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Posted by Rob Knies
If you’re a software developer—or if you follow the work of software developers—you’ve probably heard of TouchDevelop, a Microsoft Research app that enables you to write code for your phone using scripts on your phone. Its ability to bring the excitement of programming to Windows Phone 7 has reaped lots of enthusiasm from the development community over the past year or so.Now, the team behind TouchDevelop has taken things a step further, with a web app that can work on any Windows 8 device with a touchscreen. You can write Windows Store apps simply by tapping on the screen of your device. The web app also works with a keyboard and mouse, but the touchscreen capability means that the keyboard is not required.This reimplementation of TouchDevelop went live just in time for Build, Microsoft’s annual conference that helps developers learn how to take advantage of Windows 8. The conference is being held Oct. 30-Nov. 2 in Redmond, Wash.
Eight sentences. That’s all it took for Rick Rashid, worldwide head of Microsoft Research, to electrify a crowd of 2,000 students and faculty members in Tianjin, China, on Oct. 25 during the 14th annual Computing in the 21st Century Conference.Why did those in attendance respond so rapturously for the conclusion of Rashid’s keynote? The answer was simple: He was speaking in English, but the largely Chinese audience was hearing his voice in Chinese.Behind the scenes, a combination of powerful technologies was at work to bring the moment to life. One, by researchers at Microsoft Research and the University of Toronto, uses a technique patterned after the way people’s brains work, called Deep Neural Networks, which allows for speech recognition significantly more accurate than previous techniques. Another, by Microsoft Research, efficiently maps a person’s voice to another language. When these were combined with the engine behind Bing translator, the conference audience witnessed a dramatic new breakthrough.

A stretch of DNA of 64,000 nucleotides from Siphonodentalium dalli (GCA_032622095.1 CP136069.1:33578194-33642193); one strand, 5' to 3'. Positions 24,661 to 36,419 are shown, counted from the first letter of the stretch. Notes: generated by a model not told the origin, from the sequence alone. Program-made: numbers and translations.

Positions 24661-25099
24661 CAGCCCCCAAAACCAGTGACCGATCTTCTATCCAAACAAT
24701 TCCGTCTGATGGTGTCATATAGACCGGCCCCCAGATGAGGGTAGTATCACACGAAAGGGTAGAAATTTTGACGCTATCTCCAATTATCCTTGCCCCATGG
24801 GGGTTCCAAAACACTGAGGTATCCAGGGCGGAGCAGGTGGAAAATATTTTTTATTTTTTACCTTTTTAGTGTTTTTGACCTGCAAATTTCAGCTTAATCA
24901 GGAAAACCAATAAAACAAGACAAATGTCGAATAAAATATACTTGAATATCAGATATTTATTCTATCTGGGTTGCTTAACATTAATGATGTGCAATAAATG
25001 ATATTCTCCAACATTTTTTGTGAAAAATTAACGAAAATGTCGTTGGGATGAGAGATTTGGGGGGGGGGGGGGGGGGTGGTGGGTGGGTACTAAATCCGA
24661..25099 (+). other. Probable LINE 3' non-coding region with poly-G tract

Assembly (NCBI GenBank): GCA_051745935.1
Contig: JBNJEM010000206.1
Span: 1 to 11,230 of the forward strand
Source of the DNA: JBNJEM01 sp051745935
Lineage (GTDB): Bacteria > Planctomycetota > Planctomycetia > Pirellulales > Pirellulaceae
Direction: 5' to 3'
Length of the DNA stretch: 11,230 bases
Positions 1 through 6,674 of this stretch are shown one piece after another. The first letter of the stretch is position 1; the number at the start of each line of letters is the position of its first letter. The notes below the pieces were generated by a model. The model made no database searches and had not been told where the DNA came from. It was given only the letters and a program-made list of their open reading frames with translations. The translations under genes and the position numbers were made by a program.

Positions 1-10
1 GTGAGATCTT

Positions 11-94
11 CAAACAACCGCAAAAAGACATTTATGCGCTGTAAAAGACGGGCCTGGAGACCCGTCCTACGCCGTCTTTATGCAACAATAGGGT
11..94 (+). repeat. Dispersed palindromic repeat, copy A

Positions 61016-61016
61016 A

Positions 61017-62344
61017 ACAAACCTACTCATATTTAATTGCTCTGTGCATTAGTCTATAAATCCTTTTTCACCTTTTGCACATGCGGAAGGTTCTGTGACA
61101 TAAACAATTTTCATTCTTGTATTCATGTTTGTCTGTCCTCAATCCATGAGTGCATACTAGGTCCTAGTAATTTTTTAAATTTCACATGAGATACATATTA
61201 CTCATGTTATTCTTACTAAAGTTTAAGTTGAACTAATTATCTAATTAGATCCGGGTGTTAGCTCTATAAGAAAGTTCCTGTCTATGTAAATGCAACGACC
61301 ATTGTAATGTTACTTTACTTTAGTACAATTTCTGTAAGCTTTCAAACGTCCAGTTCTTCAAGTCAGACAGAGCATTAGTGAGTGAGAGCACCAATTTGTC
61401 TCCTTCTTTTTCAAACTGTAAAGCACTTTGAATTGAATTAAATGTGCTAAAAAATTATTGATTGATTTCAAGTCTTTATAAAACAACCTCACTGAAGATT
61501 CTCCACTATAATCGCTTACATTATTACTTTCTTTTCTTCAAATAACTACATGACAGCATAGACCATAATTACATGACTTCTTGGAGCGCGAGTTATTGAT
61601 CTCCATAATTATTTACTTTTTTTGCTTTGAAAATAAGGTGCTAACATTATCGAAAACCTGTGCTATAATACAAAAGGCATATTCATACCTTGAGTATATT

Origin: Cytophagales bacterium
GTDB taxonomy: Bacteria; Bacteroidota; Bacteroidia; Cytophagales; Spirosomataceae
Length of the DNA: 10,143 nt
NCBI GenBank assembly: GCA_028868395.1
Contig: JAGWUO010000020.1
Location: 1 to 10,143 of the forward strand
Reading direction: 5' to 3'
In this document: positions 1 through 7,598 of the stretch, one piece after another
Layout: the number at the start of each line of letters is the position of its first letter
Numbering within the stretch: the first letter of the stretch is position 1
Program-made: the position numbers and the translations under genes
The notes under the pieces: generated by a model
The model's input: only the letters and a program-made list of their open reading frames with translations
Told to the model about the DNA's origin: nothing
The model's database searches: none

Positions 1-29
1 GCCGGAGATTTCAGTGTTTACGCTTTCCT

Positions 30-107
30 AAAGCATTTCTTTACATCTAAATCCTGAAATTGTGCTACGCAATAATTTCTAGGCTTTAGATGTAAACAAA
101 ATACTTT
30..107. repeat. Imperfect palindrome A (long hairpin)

India has one of the highest maternal mortality rates in the world. The nation also has a staggeringly high child mortality rate—about 46 of every thousand births result in death.It doesn’t have to be that way. Anemia during pregnancy plays a major contributory role in such cases—87 percent of pregnant Indians are anemic, and anemia is connected to 40 percent of the maternal deaths. The most common cause for anemia is a lack of healthy iron levels in the mother’s diet, but even though that shortcoming can be abated via iron supplements and many governmental hospitals freely distribute iron tablets, Indian women rarely complete the course of medication.Bill Thies and his collaborators at Microsoft Research India, the nonprofit Armman, and Sion Hospital are determined to change things, as he will make clear Dec. 4 during the fourth annual mHealth Summit, being held Dec. 3-5 in National Harbor, Md., just outside Washington, D.C.
Posted by Lili Cheng
As you may know, Socl began as an experiment in social search for students and learning. Over the past several months, we’ve watched Socl evolve into a place where people connect over shared interests expressed through beautiful post collages.We appreciate your continued feedback, which is helping us to gain more insight every day and improve how we can all communicate, learn, and share our everyday lives. We’ve been busy redesigning Socl to match how you’re using it, and starting today, we’d like you to give the new Socl a spin and let us know what you think.
In this, the 100th anniversary of what is now known as the Institute of Electrical and Electronics Engineers (IEEE) Fellow program, four computer scientists from Microsoft Research have joined the annals of illustrious individuals who have attained the grade of IEEE Fellow.Peter Key, Yi Ma, Feng Wu, and Geoffrey Zweig of the Class of 2013 represent Microsoft Research’s latest contributions for this prestigious honor, bestowed upon select IEEE members whose extraordinary accomplishments in any of the IEEE fields of interest are deemed fitting.